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See also: linear equations, definition of eigenvalues and eigenvectors, The NIPALS Algorithm |
Ae =le
for its eigenvectors e and eigenvalues l, we have to rearrange this equation (I is the identity matrix):
Ae =lI e
Ae -lI e = o
(A -lI )e = o
Note that from the last equation we cannot conclude that any of the product terms are zero. However, if we look at the determinants of this equation,
|A -lI||e| = |o|,
we see that a non-trivial solution is that |A -
lI|
and/or |e| have to be zero. So our initial condition,
Ae
=le,
is met when the equations above are fulfilled. The case that |e| =
0 is the less interesting one, since this is only true if the vector
e
equals the zero vector o. So, for further considerations one has
to look at |A -lI|
= 0. In fact, this equation is so important that it has been given a special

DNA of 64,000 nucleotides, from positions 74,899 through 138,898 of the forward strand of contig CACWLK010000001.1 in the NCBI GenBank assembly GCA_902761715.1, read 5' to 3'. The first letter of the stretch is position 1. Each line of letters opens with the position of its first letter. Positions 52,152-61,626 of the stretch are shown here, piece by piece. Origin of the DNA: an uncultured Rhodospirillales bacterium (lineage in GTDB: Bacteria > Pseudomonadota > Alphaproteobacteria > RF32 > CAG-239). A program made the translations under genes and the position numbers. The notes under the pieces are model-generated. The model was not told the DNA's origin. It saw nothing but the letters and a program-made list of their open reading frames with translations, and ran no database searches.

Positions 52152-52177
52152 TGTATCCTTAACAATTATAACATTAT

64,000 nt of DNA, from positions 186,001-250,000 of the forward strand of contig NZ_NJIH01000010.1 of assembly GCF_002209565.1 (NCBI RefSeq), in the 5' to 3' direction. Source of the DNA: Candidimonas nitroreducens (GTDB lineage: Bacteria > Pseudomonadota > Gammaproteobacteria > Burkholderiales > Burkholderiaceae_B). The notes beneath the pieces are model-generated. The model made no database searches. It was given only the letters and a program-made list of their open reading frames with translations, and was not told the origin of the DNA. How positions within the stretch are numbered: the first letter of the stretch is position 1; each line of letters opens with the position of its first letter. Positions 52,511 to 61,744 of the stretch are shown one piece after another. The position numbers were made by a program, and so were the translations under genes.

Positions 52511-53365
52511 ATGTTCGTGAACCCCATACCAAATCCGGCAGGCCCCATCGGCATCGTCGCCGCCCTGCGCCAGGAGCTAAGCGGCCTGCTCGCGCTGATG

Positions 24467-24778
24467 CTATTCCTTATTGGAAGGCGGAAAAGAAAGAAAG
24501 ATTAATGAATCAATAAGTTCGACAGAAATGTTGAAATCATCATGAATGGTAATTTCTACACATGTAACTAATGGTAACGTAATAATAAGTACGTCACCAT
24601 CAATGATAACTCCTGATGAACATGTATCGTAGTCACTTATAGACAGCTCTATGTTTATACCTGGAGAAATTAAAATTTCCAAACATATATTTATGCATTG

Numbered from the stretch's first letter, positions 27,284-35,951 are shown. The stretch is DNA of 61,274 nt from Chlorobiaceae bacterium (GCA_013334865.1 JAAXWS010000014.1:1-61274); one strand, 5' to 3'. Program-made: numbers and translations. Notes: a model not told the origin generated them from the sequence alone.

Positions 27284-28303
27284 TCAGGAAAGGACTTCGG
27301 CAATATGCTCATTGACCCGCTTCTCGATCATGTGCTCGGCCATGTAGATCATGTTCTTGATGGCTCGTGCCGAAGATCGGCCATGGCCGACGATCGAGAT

name:
Characteristic
Determinant
Characteristic Function |
For a given matrix A, |A -lI| denotes its characteristic determinant in the unknown l. The polynomial function c(t) := |A - lI| is called the characteristic function of A. This implies that the determinant is expanded. |
Example: Characteristic Determinant
Finally, eigenvectors and eigenvalues are defined as a solution of the
characteristic function:
Eigenvalue, Eigenvector | For a given matrix A and its characteristic function c(t) = |A -lI|, the roots of the characteristic equation c(t) = 0 are called eigenvalues (or characteristical roots) l_{1}, l_{2}, ..., l_{k}. They meet the criterion Ae = l_{j}e_{j} for all j in [1, k] for certain vectors e_{j}. Those vectors e_{j}, each of them corresponding with an eigenvalue l_{j}, are called eigenvectors (or characteristic vectors). |
Last Update: 2004-Jul-03